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  • Open Access

Implications of hcv natural genetic diversity on HCV NS5B inhibitor NM283

Retrovirology20107 (Suppl 1) :P28

https://doi.org/10.1186/1742-4690-7-S1-P28

  • Published:

Keywords

  • Amino Acid Position
  • Significant Amino Acid
  • Amino Acid Polymorphism
  • Natural Genetic Diversity
  • Significant Amino

Background

The HCV NS5B RNA polymerase is a new target for drug development for HCV disease. Valopicitabine (NM283), the prodrug of 2'-C-Methylcytidine (NM107), has been the most clinically advanced NS5B nucleoside inhibitor. Nucleoside inhibitors exhibit similar activity among genotype 1 strains, but their efficacy among other genotypes is largely unknown. In this study NS5B amino acid polymorphisms in positions affecting activity and drug efficacy were investigated in sequences of all HCV genotypes.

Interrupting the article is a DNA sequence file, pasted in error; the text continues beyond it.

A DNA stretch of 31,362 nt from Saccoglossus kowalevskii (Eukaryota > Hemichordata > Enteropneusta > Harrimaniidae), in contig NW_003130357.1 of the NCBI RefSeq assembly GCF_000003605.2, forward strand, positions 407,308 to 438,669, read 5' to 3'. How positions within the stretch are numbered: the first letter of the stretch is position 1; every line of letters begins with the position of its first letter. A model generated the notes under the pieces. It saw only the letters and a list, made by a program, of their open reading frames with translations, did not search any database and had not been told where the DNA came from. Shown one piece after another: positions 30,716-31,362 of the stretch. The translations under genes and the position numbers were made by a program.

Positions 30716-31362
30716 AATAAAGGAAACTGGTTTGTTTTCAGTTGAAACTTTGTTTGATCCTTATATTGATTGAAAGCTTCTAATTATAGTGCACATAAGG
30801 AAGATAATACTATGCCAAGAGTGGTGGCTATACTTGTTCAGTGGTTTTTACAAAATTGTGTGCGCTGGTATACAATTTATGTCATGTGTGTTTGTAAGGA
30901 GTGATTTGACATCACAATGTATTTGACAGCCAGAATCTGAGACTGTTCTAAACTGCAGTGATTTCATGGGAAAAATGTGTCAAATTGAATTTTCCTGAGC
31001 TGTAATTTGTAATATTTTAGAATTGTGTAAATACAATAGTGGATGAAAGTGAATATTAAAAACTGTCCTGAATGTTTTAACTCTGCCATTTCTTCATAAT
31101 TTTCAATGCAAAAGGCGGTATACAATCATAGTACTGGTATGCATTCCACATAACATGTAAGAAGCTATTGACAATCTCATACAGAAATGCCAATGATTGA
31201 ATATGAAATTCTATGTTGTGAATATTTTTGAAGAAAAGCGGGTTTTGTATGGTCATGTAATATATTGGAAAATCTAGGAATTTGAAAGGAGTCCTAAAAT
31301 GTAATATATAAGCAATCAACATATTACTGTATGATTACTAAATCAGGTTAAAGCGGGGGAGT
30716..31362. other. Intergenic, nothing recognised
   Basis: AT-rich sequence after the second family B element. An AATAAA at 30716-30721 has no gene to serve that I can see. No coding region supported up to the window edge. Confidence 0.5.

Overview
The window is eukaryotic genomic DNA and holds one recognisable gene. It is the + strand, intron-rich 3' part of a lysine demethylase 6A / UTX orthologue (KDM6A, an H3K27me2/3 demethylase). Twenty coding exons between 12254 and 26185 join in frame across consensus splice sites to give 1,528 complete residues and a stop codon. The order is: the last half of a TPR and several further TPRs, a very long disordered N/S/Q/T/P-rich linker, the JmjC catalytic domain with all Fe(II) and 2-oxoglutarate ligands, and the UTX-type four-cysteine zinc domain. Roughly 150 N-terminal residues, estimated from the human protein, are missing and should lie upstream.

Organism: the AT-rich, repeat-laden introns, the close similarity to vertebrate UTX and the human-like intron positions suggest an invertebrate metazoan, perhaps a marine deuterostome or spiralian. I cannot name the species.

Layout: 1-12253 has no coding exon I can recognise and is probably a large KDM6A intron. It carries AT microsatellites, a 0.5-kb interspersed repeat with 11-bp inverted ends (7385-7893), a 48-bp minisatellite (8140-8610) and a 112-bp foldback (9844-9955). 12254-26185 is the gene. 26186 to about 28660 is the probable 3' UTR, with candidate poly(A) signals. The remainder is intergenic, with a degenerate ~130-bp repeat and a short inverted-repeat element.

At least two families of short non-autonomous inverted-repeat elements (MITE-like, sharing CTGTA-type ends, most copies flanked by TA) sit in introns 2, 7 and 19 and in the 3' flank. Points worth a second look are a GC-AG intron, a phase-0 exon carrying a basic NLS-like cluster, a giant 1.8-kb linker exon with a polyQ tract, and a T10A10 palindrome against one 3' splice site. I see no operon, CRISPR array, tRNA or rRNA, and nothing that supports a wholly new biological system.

Methods

NS5B amino acid positions significant for catalytic activity, drug binding and resistance were recovered from bibliography and molecular modelling. NS5B sequences were located and downloaded from the HCV sequence database, and added to experimentally derived NS5B sequences from drug-naïve patients in order to analyse significant amino acid positions for natural polymorphisms. The most frequent polymorphisms in resistance-conferring position 282 were further investigated by docking analysis.

Results

The results revealed a highly conserved active site. Natural polymorphisms at position 282 were found at low frequencies, in particular the drug resistant S282T, and S282R, whose effect is unknown. No genotype-specificity of polymorphisms could be confirmed.

Discussion

The selection of S282T as a drug-resistant variant when S282R also exists naturally at the same frequencies implies that the latter may not confer resistance to NM283. Molecular modelling suggests that loss of NM107 activity in the presence of the S282T mutation may be a result from improper alignment of the drug at the active site. Overall, the results imply the need for resistance testing when 2'-C-methyl nucleotide inhibitors are widely available.

Authors’ Affiliations

(1)
University of Cyprus, Nicosia, Cyprus

Copyright

© Demetriou and Kostrikis; licensee BioMed Central Ltd. 2010

This article is published under license to BioMed Central Ltd.

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